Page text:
Software Development Life Cycle (SDLC

)
“You’ve got to be very careful if you don’t know where you’re going, because you might not get there.” Yogi Berra

Please Note First:
These ppt slides are just edited by me. I am not the original maker of the slide. So all thanks to the original author… Yours Forever Akshit Arora

SDLC Model
A framework that describes the activities performed at each stage of a software development project. Models described here:
– Waterfall Model – Protoyping Model – Spiral Model

Waterfall Model
• Requirements – defines needed information, function, behavior, performance and interfaces. • Design – data structures, software architecture, interface representations, algorithmic details. • Implementation – source code, database, user documentation, testing.

Waterfall Strengths
• • • • • • Easy to understand, easy to use Provides structure to inexperienced staff Milestones are well understood Sets requirements stability Good for management control (plan, staff, track) Works well when quality is more important than cost or schedule

Waterfall Deficiencies
• All requirements must be known upfront • Deliverables created for each phase are considered frozen – inhibits flexibility • Can give a false impression of progress • Does not reflect problem-solving nature of software development – iterations of phases • Integration is one big bang at the end • Little opportunity for customer to preview the system (until it may be too late)

When to use the Waterfall Model
• • • • • Requirements are very well known Product definition is stable Technology is understood New version of an existing product Porting an existing product to a new platform.

Structured Evolutionary Prototyping Model
• Developers build a prototype during the requirements phase • Prototype is evaluated by end users • Users give corrective feedback • Developers further refine the prototype • When the user is satisfied, the prototype code is brought up to the standards needed for a final product.

Structured Evolutionary Prototyping Steps
• A preliminary project plan is developed • An partial high-level paper model is created • The model is source for a partial requirements specification • A prototype is built with basic and critical attributes • The designer builds
– the database – user interface – algorithmic functions

• The designer demonstrates the prototype, the user evaluates for problems and suggests improvements. • This loop continues until the user is satisfied

Structured Evolutionary Prototyping Strengths
• Customers can “see” the system requirements as they are being gathered • Developers learn from customers • A more accurate end product • Unexpected requirements accommodated • Allows for flexible design and development • Steady, visible signs of progress produced • Interaction with the prototype stimulates awareness of additional needed functionality

Structured Evolutionary Prototyping Weaknesses
• Tendency to abandon structured program development for “code-and-fix” development • Bad reputation for “quick-and-dirty” methods • Overall maintainability may be overlooked • The customer may want the prototype delivered. • Process may continue forever (scope creep)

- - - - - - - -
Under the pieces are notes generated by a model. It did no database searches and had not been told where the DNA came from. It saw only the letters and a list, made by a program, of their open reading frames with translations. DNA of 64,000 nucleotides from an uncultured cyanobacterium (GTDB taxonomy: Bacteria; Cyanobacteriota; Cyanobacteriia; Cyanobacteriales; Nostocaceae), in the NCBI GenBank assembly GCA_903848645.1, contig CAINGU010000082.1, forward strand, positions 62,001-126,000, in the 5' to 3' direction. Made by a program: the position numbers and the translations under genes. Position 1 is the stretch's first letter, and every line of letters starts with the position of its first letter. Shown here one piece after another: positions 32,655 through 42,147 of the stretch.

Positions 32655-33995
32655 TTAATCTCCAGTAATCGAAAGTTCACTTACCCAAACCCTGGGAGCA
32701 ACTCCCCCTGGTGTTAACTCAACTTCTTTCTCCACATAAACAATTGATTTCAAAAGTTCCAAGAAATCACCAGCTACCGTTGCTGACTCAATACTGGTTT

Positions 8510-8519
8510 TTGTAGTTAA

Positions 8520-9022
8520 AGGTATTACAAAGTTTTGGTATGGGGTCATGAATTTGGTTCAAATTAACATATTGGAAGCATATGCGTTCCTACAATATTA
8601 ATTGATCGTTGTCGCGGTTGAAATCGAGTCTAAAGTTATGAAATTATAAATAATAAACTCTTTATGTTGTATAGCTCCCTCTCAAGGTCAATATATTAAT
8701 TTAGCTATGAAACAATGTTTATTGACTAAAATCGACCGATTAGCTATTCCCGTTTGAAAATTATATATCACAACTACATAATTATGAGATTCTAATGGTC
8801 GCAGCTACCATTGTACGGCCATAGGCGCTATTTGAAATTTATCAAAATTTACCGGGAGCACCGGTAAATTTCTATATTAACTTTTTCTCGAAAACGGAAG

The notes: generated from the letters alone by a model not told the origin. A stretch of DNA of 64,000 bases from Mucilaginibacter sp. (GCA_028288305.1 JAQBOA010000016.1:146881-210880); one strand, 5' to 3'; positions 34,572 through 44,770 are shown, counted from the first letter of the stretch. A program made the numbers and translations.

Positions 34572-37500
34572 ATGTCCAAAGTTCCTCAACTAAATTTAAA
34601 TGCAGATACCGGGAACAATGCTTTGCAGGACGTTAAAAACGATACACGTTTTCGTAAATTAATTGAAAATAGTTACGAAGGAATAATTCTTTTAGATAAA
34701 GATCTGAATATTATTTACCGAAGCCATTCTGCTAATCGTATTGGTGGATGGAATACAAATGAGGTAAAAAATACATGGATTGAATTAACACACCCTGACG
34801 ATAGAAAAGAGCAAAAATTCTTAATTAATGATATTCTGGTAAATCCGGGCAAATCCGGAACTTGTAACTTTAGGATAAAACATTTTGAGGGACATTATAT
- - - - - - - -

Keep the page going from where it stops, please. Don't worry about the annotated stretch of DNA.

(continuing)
When to use Structured Evolutionary Prototyping
• • • • • • Requirements are unstable or have to be clarified As the requirements clarification stage of a waterfall model Develop user interfaces Short-lived demonstrations New, original development With the analysis and design portions of object-oriented development.

Spiral SDLC Model
• Adds risk analysis, and 4gl RAD prototyping to the waterfall model • Each cycle involves the same sequence of steps as the waterfall process model

Spiral Quadrant Determine objectives, alternatives and constraints
• Objectives: functionality, performance, hardware/software interface, critical success factors, etc. • Alternatives: build, reuse, buy, sub-contract, etc. • Constraints: cost, schedule, interface, etc.

Spiral Quadrant Evaluate alternatives, identify and resolve risks
• Study alternatives relative to objectives and constraints • Identify risks (lack of experience, new technology, tight schedules, poor process, etc. • Resolve risks (evaluate if money could be lost by continuing system development

Spiral Quadrant Develop next-level product
• Typical activites: – Create a design – Review design – Develop code – Inspect code – Test product

Spiral Quadrant Plan next phase
• Typical activities – Develop project plan – Develop configuration management plan – Develop a test plan – Develop an installation plan

Spiral Model Strengths
• Provides early indication of insurmountable risks, without much cost • Users see the system early because of rapid prototyping tools • Critical high-risk functions are developed first • The design does not have to be perfect • Users can be closely tied to all lifecycle steps • Early and frequent feedback from users • Cumulative costs assessed frequently

Spiral Model Weaknesses
• Time spent for evaluating risks too large for small or lowrisk projects • Time spent planning, resetting objectives, doing risk analysis and prototyping may be excessive • The model is complex • Risk assessment expertise is required • Spiral may continue indefinitely • Developers must be reassigned during non-development phase activities • May be hard to define objective, verifiable milestones that indicate readiness to proceed through the next iteration

When to use Spiral Model
• • • • • • • • When creation of a prototype is appropriate When costs and risk evaluation is important For medium to high-risk projects Long-term project commitment unwise because of potential changes to economic priorities Users are unsure of their needs Requirements are complex New product line Significant changes are expected (research and exploration)

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